Jolla Want to Take on Android With a Secure Mobile OS

By Tom Pritchard on at

Right now we're all very aware that our communication is most likely being monitored by someone who works for a government intelligence agency. It's this knowledge that makes products like the Blackphone so desirable. Jolla has a similar idea, but instead of just focussing on security it also wants to take Android down a peg or two in the process.

In case you haven't heard of Jolla, they're a Swedish company that gained prominence last year thanks to their Indiegogo funded tablet. Jolla has big plans for the future, and has revealed some of the plans for version 2.0 of its Sailfish mobile operating system at this year's MWC conference.

Marc Dillon, Jolla's head of software, claims that Android is too dominant, asks partners to invest too much in its ecosystem, and is essentially "designed to collect data from its users" with the intention of selling it on. Dillon doesn't seem to be fond of that, and promised that the next version of Sailfish OS will be more secure, and will not be used to sell user data.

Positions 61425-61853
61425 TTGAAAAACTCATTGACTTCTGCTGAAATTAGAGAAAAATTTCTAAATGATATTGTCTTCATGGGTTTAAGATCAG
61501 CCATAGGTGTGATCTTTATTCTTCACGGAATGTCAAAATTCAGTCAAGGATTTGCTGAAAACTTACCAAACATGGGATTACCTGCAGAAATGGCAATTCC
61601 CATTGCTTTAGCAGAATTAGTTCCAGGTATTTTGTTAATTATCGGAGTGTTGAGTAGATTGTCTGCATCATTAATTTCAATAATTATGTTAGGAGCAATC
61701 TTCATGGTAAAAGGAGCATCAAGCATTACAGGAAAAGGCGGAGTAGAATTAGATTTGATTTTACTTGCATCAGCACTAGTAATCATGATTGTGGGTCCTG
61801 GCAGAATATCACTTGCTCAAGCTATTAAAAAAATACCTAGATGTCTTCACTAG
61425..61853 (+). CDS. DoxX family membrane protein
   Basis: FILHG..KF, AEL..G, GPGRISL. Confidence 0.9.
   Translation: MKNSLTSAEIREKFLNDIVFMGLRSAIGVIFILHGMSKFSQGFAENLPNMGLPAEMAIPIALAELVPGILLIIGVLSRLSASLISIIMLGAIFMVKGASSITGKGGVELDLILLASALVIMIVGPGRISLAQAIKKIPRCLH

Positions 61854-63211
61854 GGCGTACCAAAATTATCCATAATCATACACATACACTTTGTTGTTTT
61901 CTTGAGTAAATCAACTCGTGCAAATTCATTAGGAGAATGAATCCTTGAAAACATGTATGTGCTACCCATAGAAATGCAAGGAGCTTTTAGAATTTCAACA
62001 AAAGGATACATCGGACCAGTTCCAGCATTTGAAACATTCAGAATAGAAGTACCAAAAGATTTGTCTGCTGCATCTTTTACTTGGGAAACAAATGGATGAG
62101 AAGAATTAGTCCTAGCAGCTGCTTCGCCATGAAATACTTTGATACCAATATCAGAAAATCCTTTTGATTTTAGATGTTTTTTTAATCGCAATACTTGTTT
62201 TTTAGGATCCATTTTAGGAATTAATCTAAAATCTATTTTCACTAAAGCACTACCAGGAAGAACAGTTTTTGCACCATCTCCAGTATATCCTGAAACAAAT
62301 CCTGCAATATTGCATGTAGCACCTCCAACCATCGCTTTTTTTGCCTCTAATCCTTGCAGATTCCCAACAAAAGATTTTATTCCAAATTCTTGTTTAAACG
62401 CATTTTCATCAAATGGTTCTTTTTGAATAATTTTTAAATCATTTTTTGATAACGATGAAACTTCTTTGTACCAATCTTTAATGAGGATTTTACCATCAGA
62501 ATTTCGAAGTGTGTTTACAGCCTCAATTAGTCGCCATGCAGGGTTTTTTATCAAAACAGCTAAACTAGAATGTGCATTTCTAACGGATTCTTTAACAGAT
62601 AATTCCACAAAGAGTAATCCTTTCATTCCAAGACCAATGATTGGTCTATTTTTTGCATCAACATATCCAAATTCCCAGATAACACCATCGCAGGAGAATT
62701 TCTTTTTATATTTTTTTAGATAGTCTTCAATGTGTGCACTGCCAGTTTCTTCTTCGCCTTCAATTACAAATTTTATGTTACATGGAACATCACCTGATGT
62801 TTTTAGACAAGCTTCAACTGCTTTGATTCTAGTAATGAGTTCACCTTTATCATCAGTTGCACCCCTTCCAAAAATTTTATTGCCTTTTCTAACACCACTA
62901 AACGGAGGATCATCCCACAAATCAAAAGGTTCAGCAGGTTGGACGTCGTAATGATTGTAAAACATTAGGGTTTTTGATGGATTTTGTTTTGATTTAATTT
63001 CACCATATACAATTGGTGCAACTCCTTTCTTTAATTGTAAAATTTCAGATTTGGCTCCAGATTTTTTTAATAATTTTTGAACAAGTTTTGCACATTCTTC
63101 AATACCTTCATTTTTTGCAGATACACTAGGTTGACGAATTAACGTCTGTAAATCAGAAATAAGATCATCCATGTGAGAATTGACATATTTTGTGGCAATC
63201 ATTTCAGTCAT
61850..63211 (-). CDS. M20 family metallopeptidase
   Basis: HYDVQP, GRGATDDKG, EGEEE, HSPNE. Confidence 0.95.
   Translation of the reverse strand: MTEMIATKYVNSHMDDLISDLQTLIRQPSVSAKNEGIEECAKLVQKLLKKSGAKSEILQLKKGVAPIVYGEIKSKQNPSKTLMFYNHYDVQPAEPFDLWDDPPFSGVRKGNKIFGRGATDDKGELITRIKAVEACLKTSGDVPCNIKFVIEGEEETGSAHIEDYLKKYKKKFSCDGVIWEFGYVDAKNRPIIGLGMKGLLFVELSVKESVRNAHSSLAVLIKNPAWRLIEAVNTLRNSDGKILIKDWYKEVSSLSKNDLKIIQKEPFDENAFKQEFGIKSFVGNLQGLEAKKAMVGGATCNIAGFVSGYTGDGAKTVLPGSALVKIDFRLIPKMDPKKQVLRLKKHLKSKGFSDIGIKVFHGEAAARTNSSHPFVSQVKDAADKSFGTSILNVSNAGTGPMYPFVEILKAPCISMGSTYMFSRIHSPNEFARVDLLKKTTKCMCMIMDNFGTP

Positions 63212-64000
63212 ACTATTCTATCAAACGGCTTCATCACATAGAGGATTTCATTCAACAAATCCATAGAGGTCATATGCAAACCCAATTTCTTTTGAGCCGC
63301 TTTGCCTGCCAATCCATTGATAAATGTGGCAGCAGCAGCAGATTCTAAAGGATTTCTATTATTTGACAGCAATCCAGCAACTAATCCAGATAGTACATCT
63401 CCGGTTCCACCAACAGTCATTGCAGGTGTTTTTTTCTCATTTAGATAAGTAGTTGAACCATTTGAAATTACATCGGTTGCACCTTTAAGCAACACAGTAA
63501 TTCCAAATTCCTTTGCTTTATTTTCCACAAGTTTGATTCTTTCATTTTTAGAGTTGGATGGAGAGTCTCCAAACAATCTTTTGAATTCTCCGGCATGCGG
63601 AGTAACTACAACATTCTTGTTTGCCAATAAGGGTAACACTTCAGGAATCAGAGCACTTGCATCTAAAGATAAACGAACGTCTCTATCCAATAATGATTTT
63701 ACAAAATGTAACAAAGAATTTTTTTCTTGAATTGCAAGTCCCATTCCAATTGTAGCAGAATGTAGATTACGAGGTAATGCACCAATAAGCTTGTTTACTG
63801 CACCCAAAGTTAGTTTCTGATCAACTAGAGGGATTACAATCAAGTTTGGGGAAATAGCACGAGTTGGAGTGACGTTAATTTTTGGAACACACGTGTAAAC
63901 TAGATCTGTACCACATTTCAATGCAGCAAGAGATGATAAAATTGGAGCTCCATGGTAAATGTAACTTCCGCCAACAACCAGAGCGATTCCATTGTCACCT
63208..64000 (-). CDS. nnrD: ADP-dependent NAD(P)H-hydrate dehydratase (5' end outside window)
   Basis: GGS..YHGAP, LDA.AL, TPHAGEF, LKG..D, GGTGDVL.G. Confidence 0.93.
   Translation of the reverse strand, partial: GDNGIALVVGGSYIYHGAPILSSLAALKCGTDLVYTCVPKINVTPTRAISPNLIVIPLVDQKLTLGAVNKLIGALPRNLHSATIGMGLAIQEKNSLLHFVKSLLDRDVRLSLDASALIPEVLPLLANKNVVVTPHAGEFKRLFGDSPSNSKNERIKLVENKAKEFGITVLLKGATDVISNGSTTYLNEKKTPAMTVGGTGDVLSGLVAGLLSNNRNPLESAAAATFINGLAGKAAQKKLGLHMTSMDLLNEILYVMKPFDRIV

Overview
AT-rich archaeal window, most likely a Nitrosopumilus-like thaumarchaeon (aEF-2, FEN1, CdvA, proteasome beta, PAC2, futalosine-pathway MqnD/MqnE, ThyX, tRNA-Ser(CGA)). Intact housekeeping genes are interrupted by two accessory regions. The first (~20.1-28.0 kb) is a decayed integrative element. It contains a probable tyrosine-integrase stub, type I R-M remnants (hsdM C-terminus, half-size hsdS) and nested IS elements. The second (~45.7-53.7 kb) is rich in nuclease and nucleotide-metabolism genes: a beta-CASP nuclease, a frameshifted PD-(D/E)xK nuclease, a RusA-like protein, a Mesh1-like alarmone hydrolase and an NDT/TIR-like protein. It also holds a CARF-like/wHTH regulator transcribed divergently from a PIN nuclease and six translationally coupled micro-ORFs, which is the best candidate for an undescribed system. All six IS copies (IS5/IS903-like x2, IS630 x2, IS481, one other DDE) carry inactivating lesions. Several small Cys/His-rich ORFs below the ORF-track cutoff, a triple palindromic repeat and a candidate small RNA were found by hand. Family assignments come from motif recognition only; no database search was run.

According to Dillon, Jolla will work with manufacturers of mobile hardware to accommodate their needs -- not demanding they conform to the needs of the software. That's great from a manufacturer perspective, and since Sailfish is compatible with Android apps it's not too bad for the users either.

Obviously security is a big issue these days, and Jolla will apparently be heavily investing in SSH communications security to make its OS secure enough that government agencies would want to use it. In fact that would make it the first European company to do so, meaning that European users and companies would not have to rely on US-based systems to securely communicate with one another.

Designing security with government use in mind will also be a huge advantage for us the consumer. It may not seem like the government has a great track record with security, but it's highly doubtful that they would use any secure system they think can be easily spied on. That means they probably won't be able to snoop on the regular people who use the same system to communicate, which can only be a good thing. [Engadget]

Image via Engadget

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